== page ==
• I have the feeling that OP really means what you mention in a half sentence Due to the fact that torque scales with distance and Torque scales with lever arm. - why (on a physical/atomic, "practical" level) is this the case, what mechanism (on the atomic scale) creates this phenomenon? (And no, I have no idea how to answer this in a different way than you did, but still...)
– AnoE
May 16 at 7:14
• @AnoE Exactly! I study engineering and have done moment equations equal to zero for a long time, but I still wonder - where the physical nature of this comes into play. If you somehow could study the microscopic stress carried through the lever, why does it feel a need to increase to main the equilibrium? Energy and such obviously tell that it "must" be this way, but still, qualitatively, why does it happen?
– Erik
May 16 at 8:08
• @Erik I don't quite get what you mean here. It happens because when you press on the end of the lever, the only other alternative(assuming the bar doesn't break or bend) is that it passes through the fulcrum, and that would be ridiculous. May 16 at 12:39
• @Erik I think you may be asking about the nature of the normal force, which always pushes back exactly as hard as the input force. It's usually modeled as the van der Waals force, which becomes very large as distances become very small. When you push atoms together, they push back, the alternative is matter passing through other matter or something breaking. May 16 at 13:00
• Why does the lever distribute the force from the fulcrum to it's ends unevenly? I think this is the core of the question. May 16 at 14:38

You can think through the mechanics of this phenomenon with a bendy lever.

Suppose you press down at one end that is 3 m from the pivot and the other end is 1 m from the pivot in the other direction. The first thing that happens is that the point you press goes down, which pulls the part next to it down too. By how much? Let's view the lever as having 4 equal parts, 3 on your side. Your pressing causes the 1st part to bend, which causes the 2nd part to bend, and so the 3rd part bends too, and of course finally the 4th part. If the lever's pivot and opposite end is fixed, this will reach an equilibrium in which they all bend the same amount, since any part that is more bent will cause its neighbours to bend more instead.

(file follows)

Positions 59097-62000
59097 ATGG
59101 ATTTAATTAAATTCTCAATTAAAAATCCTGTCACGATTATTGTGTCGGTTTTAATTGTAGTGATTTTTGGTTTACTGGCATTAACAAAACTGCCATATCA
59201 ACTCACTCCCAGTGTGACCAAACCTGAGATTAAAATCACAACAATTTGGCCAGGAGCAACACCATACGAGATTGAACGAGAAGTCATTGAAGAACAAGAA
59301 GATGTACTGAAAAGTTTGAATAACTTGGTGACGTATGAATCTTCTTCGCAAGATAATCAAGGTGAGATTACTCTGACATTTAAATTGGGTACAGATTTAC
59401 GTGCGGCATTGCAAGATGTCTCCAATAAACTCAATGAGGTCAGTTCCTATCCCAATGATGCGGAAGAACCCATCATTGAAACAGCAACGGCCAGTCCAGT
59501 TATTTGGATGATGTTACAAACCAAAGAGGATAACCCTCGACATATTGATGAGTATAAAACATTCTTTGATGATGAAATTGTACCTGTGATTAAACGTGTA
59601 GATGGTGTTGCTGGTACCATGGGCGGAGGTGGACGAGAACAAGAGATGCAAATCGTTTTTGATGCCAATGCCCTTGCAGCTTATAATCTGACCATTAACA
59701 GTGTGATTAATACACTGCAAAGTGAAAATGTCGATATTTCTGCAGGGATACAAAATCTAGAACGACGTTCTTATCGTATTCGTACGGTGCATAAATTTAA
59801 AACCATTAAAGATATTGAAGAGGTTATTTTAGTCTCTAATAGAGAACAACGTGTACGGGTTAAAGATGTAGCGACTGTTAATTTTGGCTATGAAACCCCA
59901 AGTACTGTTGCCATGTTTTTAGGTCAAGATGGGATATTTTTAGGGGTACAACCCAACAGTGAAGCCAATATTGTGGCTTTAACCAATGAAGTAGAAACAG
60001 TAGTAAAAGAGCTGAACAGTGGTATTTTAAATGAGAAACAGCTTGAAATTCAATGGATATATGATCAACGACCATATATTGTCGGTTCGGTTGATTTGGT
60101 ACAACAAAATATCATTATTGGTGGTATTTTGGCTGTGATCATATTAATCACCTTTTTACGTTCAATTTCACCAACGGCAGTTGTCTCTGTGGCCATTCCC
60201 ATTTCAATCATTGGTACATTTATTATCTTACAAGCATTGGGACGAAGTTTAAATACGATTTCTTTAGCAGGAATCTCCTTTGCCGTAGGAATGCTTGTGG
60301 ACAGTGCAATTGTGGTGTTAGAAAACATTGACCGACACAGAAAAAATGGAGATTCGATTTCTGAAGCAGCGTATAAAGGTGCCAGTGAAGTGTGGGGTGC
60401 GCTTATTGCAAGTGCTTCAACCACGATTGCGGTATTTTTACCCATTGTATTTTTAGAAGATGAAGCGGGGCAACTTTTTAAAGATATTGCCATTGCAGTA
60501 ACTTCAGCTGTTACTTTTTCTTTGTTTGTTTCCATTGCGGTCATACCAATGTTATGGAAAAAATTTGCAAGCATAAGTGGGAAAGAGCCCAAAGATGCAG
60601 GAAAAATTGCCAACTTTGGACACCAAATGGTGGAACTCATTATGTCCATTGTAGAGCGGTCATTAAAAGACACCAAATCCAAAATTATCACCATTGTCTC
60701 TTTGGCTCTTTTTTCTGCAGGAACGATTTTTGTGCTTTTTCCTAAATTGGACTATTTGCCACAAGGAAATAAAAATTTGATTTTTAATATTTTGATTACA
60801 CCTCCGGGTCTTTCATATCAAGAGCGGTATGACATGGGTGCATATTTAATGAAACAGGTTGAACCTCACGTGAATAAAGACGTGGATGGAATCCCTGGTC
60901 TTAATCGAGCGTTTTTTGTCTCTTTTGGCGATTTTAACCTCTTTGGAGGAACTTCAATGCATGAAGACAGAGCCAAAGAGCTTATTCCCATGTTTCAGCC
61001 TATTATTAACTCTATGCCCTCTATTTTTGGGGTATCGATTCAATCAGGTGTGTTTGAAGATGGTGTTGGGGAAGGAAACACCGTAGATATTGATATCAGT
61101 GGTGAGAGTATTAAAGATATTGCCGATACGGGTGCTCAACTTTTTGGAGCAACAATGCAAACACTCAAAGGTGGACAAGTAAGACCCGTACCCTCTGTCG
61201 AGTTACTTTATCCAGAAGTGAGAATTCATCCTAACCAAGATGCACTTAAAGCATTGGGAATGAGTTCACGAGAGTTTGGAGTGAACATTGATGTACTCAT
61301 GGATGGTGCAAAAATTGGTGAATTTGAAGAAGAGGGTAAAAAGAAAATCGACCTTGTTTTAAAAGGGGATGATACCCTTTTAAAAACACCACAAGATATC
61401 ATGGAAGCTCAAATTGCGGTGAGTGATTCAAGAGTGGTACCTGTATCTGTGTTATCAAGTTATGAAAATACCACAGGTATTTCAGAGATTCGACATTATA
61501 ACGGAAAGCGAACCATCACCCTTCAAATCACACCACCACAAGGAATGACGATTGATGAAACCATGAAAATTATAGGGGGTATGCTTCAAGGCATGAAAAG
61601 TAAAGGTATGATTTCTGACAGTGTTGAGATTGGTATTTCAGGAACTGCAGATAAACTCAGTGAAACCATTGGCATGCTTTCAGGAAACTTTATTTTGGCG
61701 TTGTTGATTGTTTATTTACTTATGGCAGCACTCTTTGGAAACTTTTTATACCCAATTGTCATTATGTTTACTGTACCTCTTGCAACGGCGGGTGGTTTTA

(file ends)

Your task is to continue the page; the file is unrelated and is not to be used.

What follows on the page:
Here is a highly exaggerated diagram of the bendable lever in an equilibrium state:

Now every part is the same, and each bends by an amount roughly proportional to the bending stress on it, which is just how strongly one end is twisted relative to the other. At equilibrium, the bending stress is identical in every part. Thus the end of the lever that you press down moves 3 times as much as the other end of the lever. The force exerted at a point by a part is proportional to the difficulty in moving that point, so the end of the lever that you press down is 3 times easier to move than the other end.

Therefore the force you exert on your end is 1/3 of the force that the other end exerts.

Note that you can also figure out the force at the pivot relative to your end by exactly the same reasoning, simply treating the other end as the immovable pivot instead, and so the force you exert on your end is 1/4 of the force exerted at the pivot.

• I believe I understand the intuition of this answer, but a diagram would help immensely (even a crude mspaint diagram). Also, I think a discussion the limit as the stiffness of the lever aproaches infinity would make clear how the answer relates to a rigid lever. May 16 at 13:41